Porches, American South
The Porch series was, among other things, another exercise in gaining confidence with photographing strangers. Again I was starting from scratch. And when you start from scratch, you experience this inhibition about invading people’s territory. I was constantly asking myself, “What am I doing here?” and answering in the negative—“I don’t belong here.”
Portraits aren’t necessarily an expression of a sustained relationship.
Portraits are encounters, often awkward and limited in time.
I would drive down a road, see a house, stop my car, and hope that someone would open the door and come outside. I had no idea what I’d say to them. Or I would see someone cooking with a big pot in the middle of their yard, or carrying sticks along the road, or I would see kids sitting on a porch. And a conversation would begin with the fact that I was teaching in the local school and that I came from the North. Then I would begin an exchange that involved taking their picture and later sending them the photograph as a postcard. That was important.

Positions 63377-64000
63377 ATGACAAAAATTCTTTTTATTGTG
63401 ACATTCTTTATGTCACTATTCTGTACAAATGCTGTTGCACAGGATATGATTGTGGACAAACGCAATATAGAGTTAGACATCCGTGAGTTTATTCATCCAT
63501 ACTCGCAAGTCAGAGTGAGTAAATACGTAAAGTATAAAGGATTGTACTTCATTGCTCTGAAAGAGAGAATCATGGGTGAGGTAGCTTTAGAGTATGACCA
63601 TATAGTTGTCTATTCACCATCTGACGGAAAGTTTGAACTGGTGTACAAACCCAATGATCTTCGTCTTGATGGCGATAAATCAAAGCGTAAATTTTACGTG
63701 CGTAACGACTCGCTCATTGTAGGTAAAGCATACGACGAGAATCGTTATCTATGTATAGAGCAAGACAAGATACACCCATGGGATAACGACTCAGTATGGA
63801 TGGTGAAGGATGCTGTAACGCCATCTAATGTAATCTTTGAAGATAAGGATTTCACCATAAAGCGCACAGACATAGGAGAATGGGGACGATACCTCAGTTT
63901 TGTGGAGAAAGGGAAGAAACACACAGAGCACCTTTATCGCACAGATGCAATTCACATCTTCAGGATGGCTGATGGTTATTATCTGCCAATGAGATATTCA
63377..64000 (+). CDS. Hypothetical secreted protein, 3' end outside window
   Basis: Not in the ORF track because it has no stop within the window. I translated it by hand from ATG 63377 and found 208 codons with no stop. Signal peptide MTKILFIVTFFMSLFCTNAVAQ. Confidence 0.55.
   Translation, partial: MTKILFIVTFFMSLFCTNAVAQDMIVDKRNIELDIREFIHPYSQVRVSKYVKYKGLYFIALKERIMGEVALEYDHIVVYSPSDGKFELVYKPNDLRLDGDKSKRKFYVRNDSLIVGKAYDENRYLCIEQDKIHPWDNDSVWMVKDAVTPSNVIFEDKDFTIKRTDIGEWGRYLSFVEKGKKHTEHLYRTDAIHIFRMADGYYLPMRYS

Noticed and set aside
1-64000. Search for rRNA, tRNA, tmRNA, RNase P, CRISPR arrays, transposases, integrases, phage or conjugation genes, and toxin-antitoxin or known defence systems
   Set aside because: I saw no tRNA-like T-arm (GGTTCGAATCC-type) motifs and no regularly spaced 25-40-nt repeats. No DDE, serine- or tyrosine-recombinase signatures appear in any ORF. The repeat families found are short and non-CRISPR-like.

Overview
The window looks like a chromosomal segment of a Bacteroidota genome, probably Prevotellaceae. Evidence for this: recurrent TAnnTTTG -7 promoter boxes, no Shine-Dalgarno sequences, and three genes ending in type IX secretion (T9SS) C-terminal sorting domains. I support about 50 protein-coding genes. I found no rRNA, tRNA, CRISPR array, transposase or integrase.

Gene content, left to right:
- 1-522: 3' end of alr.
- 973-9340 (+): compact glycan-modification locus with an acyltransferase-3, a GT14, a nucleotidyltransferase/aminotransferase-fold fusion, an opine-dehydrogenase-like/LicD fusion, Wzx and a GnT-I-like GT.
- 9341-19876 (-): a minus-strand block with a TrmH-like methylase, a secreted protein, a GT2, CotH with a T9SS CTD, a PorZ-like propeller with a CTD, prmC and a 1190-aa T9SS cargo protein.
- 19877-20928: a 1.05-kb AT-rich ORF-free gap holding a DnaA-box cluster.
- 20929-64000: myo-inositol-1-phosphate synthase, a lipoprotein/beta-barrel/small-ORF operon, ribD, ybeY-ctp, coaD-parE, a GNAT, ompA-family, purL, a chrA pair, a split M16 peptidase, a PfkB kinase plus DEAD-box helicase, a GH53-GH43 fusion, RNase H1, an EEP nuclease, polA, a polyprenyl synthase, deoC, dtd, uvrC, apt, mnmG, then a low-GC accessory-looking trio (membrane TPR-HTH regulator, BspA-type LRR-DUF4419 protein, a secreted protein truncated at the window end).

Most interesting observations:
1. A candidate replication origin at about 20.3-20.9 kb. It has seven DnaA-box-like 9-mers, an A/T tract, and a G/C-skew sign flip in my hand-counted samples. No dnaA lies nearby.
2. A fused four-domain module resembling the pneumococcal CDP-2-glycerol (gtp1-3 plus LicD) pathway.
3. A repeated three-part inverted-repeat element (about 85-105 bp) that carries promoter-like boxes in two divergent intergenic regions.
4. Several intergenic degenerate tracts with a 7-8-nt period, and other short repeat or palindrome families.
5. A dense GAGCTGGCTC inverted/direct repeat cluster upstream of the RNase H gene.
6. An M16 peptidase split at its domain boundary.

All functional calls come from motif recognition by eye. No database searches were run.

When I first arrived in Lando, I was intrigued by this small town around a cotton mill which had already been closed down. At some point I met the local preacher and proposed to do a project with local teenagers; an idea of gathering an oral and visual history with them.
I taught the kids how to make pictures of their families and neighbors using Polaroids. They would photograph and then collect stories of how families had originally come to Lando, who in the family had left, and what had happened to them. Then we started collecting their family photographs.
The show as held in a small community center. The photographs were hung around the pool tables and on the walls, and we brought the oral histories together into listening stations. This is how the town celebrated the Bicentennial.